In addition to the recent Canadian poll indicating that 8 out of 10 Canadians have no desire to join a union, Harris and Gallup just completed polls at the end of August indicating the American public thinks no higher of unions than their northern neighbors.
Gallup has been polling Americans on overall “approval” of unions since 1936, and every year for the last 10 years. In 2009, the union “approval rating” dipped for the first time below 50% to 48%. Since then, American attitudes toward unions have remained steady, with only a slight rise to 52% this year.
The major change for this year is the widening gap in partisan opinion of unions. The efforts of several states to curb the bugetary impact of public union’s monopoly bargaining position seems to have driven the further politicization of sentiment about unions. Democratic approval has climbed back up to 78%, near its high of 80% in 2007, while Republican approval has fallen to its lowest point in decades, at 26%.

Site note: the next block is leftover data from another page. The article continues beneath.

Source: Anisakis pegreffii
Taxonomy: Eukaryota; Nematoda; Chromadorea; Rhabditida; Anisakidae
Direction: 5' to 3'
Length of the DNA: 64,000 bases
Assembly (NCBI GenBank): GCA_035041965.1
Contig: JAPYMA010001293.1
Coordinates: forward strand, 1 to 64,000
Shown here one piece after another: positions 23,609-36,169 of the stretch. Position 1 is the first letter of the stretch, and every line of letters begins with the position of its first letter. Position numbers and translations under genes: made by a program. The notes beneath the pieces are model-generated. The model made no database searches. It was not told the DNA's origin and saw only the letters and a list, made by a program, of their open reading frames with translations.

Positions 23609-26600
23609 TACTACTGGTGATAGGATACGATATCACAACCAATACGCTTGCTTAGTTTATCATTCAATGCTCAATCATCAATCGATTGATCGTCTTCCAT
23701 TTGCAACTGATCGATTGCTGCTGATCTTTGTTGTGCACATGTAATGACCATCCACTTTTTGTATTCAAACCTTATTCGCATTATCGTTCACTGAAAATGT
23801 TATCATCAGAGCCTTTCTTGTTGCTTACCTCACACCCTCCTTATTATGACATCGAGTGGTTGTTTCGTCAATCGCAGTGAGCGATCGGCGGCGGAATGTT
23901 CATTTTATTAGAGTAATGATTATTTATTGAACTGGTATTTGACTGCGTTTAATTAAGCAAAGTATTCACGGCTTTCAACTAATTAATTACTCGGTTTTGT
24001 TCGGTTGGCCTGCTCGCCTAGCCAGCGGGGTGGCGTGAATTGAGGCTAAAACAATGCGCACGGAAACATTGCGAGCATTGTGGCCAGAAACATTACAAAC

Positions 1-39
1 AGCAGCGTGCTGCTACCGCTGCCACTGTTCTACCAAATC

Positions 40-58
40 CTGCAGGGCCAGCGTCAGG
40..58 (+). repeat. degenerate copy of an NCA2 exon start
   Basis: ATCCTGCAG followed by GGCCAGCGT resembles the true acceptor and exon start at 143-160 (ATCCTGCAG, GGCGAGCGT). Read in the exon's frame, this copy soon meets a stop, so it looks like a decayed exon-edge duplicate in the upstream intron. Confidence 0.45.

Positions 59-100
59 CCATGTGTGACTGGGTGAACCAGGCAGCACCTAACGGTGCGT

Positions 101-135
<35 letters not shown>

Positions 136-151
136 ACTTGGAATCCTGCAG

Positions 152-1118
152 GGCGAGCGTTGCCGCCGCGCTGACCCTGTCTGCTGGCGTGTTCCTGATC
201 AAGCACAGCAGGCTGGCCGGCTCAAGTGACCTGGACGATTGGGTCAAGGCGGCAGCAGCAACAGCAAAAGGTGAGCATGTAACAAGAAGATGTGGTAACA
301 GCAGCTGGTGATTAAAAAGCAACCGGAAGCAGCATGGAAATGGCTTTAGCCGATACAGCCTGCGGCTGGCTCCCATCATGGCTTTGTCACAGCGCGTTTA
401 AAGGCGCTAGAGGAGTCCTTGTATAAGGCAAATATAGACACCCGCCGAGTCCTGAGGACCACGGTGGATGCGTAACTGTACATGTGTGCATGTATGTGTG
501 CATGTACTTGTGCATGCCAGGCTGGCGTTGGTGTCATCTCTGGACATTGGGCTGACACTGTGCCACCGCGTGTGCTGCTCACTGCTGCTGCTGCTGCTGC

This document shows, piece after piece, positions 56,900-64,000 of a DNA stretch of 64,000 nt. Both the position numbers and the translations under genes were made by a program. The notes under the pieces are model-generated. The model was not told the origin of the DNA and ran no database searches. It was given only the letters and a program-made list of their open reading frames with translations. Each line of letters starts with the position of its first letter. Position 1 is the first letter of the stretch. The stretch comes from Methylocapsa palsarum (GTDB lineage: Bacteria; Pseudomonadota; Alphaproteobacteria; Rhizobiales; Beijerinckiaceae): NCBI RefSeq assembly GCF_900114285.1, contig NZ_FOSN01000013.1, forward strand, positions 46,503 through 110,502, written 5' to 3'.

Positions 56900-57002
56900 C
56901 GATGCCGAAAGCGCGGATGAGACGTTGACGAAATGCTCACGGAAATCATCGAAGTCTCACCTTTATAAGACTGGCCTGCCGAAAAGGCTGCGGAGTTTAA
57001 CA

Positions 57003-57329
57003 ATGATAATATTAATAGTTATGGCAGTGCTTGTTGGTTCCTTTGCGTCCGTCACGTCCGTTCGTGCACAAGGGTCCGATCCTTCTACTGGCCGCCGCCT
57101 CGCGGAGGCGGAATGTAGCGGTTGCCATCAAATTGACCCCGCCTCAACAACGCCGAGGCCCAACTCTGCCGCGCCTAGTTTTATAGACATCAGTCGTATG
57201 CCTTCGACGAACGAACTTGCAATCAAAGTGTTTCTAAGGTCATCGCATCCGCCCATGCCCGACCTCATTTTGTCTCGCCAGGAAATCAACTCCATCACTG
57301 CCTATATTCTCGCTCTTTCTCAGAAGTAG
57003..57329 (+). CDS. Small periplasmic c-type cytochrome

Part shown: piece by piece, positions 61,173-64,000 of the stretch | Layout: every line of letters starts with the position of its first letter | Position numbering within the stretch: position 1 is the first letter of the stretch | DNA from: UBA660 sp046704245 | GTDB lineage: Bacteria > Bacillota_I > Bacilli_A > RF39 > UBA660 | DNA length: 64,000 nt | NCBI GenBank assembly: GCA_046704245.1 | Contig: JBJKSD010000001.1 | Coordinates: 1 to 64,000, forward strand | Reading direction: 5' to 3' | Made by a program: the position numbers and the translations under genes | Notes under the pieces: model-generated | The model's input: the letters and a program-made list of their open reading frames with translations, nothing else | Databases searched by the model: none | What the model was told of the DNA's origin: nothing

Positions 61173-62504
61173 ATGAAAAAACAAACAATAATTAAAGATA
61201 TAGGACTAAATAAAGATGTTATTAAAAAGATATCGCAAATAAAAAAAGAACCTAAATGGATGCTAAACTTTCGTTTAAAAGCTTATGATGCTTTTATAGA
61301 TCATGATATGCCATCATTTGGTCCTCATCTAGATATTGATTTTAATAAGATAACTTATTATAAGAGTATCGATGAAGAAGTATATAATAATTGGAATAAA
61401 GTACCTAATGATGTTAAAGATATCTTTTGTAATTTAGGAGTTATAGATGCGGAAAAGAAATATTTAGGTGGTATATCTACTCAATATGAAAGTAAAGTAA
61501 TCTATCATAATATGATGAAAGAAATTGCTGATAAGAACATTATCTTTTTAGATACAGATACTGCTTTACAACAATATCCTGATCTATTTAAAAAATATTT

Harris poll findings include:
- Over seven in ten believe that unions are too involved in politics (72%), are more concerned with fighting change than with trying to bring about change (71%) and stifle individual initiative (63%),
- People in union households are somewhat less critical though majorities of union households still feel unions are too involved in politics (60%) and are more concerned about fighting change (63%). Further, a significant number of union families agree that unions stifle individual initiative (46%).
- A majority of all adults (59%) disagree that unions work to get legislation that helps all working people, whether they are union members or not. Conversely, union members are more supportive of unions’ efforts relating to legislation. Over half (55%) think unions work to get legislation that helps all working people.
- By 62% to 38% a majority of Americans disagree that unions give members their money’s worth for the dues they pay. Only 47% of union members agree with this sentiment.